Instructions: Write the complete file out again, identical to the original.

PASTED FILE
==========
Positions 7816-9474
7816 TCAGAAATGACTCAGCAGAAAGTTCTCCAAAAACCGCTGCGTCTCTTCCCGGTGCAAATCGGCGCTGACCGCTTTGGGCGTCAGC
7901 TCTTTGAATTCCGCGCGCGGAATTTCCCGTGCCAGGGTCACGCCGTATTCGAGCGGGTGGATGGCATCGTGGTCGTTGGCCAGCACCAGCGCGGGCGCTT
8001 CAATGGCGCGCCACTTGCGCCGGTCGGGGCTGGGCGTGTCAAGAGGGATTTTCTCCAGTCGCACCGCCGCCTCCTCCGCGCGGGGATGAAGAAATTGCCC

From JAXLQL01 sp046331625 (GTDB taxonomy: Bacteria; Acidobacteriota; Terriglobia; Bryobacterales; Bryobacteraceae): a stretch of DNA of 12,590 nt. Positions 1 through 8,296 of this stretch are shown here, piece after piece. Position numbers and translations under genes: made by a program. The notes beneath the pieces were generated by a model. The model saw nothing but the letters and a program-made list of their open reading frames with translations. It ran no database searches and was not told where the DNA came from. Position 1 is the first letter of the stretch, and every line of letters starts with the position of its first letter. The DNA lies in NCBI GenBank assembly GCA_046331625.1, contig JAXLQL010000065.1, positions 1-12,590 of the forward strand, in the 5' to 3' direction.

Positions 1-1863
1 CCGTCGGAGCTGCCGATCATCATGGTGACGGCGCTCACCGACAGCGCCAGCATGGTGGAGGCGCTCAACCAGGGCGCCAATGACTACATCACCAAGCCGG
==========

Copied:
Positions 7816-9474
7816 TCAGAAATGACTCAGCAGAAAGTTCTCCAAAAACCGCTGCGTCTCTTCCCGGTGCAAATCGGCGCTGACCGCTTTGGGCGTCAGC
7901 TCTTTGAATTCCGCGCGCGGAATTTCCCGTGCCAGGGTCACGCCGTATTCGAGCGGGTGGATGGCATCGTGGTCGTTGGCCAGCACCAGCGCGGGCGCTT
8001 CAATGGCGCGCCACTTGCGCCGGTCGGGGCTGGGCGTGTCAAGAGGGATTTTCTCCAGTCGCACCGCCGCCTCCTCCGCGCGGGGATGAAGAAATTGCCC

From JAXLQL01 sp046331625 (GTDB taxonomy: Bacteria; Acidobacteriota; Terriglobia; Bryobacterales; Bryobacteraceae): a stretch of DNA of 12,590 nt. Positions 1 through 8,296 of this stretch are shown here, piece after piece. Position numbers and translations under genes: made by a program. The notes beneath the pieces were generated by a model. The model saw nothing but the letters and a program-made list of their open reading frames with translations. It ran no database searches and was not told where the DNA came from. Position 1 is the first letter of the stretch, and every line of letters starts with the position of its first letter. The DNA lies in NCBI GenBank assembly GCA_046331625.1, contig JAXLQL010000065.1, positions 1-12,590 of the forward strand, in the 5' to 3' direction.

Positions 1-1863
1 CCGTCGGAGCTGCCGATCATCATGGTGACGGCGCTCACCGACAGCGCCAGCATGGTGGAGGCGCTCAACCAGGGCGCCAATGACTACATCACCAAGCCGG